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Luther: The Standard Story

It would not be much of an exaggeration to say that throughout the ages since the Reformation Luther has tended to be viewed primarily as the harbinger of an entirely new form of Christianity, standing in radical discontinuity with all preceding Christian tradition. On the standard reading, Luther “was haunted by a question for which traditional catholic Christianity could provide no answers.” This standard narrative posits that Luther’s primary problem – for which the church dividing Reformation was the inevitable answer – “was a deep sense of the inauthenticity of our works before God; thus Luther could find no lasting peace in the edifice of catholic faith and practice, organized as it was around sacramental practice, dogmatic faith, and mystical aspiration”. Thus, on the standard reading, what precipitated the Reformation for Luther was a virtually complete revolution in the very concept of Christianity itself. It is purported that in Luther we find instantiated a new form of Christianity that came to characterize protestant modernity. Friedrich Schleiermacher, the great saint of liberal Protestantism described the matter thusly,

In so far as the Reformation was not simply a purification and reaction from abuses which had crept in, but was the origination of a distinctive form of Christian communion, the antithesis between Protestantism and Catholicism may be provisionally conceived thus: the former makes the individual’s relation to the Church dependent on his relationship to Christ, while the latter makes the individual’s relation to Christ depended on his relation to the Church.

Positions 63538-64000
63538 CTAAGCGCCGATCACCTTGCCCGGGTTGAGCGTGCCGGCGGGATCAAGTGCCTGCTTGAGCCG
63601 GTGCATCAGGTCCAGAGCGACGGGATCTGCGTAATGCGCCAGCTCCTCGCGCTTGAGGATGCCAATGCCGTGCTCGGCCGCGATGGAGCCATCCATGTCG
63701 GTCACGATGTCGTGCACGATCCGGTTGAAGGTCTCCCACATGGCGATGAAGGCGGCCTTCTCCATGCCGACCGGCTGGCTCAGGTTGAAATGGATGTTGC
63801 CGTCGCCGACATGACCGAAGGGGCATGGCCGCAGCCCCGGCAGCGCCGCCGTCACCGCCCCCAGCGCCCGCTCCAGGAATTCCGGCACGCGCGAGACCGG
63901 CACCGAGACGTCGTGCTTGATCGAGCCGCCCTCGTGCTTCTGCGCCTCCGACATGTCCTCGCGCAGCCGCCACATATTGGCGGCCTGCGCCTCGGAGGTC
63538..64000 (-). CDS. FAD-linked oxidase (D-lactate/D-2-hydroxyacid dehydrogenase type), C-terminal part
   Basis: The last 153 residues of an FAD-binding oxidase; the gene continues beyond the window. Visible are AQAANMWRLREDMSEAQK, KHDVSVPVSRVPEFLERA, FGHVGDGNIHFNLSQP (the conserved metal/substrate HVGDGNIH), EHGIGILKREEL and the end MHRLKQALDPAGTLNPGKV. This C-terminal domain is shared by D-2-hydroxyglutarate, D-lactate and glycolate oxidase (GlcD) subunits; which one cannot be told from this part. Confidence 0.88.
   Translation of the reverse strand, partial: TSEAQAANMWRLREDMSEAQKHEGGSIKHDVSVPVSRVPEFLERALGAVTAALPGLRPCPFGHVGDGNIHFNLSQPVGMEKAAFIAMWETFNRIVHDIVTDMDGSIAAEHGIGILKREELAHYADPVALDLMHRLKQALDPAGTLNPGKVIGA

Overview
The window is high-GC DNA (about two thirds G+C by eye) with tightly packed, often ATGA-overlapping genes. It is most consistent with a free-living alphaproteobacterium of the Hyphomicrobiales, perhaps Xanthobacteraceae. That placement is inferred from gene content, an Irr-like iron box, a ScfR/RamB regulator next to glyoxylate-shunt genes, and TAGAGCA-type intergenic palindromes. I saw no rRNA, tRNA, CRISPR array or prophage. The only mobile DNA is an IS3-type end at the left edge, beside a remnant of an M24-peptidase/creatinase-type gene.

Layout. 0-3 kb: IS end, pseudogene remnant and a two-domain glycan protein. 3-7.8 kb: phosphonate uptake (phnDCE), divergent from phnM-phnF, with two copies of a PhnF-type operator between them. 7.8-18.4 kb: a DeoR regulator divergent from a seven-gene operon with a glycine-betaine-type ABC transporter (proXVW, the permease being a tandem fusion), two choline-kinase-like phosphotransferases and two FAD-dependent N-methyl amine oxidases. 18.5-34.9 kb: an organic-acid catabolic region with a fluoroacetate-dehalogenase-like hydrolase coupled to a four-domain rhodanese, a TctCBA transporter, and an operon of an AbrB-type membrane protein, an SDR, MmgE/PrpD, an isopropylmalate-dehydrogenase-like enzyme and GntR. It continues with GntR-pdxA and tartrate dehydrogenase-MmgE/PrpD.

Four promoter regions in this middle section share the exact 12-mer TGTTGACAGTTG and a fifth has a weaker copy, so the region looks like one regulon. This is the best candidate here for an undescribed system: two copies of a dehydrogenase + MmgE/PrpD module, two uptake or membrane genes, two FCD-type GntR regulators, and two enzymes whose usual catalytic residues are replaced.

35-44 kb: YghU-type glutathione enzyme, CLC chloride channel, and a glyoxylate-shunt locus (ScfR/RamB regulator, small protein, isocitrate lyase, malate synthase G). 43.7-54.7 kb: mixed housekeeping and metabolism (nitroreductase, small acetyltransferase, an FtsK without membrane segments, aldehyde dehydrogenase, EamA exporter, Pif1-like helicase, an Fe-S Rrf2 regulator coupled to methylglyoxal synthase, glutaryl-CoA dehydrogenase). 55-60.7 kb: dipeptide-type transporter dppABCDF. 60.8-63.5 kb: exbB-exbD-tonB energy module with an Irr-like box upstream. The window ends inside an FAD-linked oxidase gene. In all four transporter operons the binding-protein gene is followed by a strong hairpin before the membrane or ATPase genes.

Such notions, which Schleiermacher refrains from pushing back into the intentions and actions of the Reformers themselves have come to be a rather common sensibility among both Protestants and Catholics in regard to what was really going on with Luther and the Reformation. This has unfortunately come to be a rather common ecumenical sentiment as well, leading to an unfortunate conundrum for discussing the ecumenical implications of Luther’s theology. Joseph Ratzinger (now Pope Benedict XVI) reflects the standard narrative of Luther and Protestantism in his argument that,

…according to Luther, the church can neither assume the certain guarantee for personal salvation nor decide definitely and compellingly on matters (that is, the content) of faith. On the other hand, to the Catholic, the church is central to the act of faith itself: only by communal belief do I partake of the certainty on which I can base my life. This corresponds to the Catholic view that church and Scripture are inseparable while, in Luther, Scripture becomes an independent measure of church and tradition. This in turn raises the question of the canonicity and the unity of Scripture.